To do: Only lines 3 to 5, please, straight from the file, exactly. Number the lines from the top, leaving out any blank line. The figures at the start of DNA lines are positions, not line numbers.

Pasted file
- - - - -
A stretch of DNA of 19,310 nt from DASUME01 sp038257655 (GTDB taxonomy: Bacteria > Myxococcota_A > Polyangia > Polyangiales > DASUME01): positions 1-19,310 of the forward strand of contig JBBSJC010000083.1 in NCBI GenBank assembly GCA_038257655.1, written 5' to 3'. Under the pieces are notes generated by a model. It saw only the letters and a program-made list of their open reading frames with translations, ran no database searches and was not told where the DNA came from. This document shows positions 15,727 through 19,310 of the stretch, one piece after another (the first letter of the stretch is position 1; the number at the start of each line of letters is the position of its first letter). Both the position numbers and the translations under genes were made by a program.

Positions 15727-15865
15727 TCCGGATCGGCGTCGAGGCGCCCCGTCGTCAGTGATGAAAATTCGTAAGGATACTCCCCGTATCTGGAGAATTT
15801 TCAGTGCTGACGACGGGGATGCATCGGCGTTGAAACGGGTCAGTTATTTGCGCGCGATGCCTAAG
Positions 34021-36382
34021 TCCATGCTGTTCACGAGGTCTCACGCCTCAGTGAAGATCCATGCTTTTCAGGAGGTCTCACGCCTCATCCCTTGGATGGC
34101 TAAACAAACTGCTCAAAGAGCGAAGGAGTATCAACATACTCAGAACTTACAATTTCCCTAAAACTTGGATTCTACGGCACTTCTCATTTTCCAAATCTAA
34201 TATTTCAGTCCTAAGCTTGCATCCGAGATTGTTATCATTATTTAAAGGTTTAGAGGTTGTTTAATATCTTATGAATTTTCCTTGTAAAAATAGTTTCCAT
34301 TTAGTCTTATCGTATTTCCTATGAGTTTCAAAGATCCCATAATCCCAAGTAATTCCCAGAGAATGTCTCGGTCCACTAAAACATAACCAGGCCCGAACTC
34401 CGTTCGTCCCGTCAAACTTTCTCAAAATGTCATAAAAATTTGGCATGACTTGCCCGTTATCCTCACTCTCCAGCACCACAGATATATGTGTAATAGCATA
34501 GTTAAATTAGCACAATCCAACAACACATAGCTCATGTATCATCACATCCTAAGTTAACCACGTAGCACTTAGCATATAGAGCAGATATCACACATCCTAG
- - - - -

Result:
15727 TCCGGATCGGCGTCGAGGCGCCCCGTCGTCAGTGATGAAAATTCGTAAGGATACTCCCCGTATCTGGAGAATTT
15801 TCAGTGCTGACGACGGGGATGCATCGGCGTTGAAACGGGTCAGTTATTTGCGCGCGATGCCTAAG
Positions 34021-36382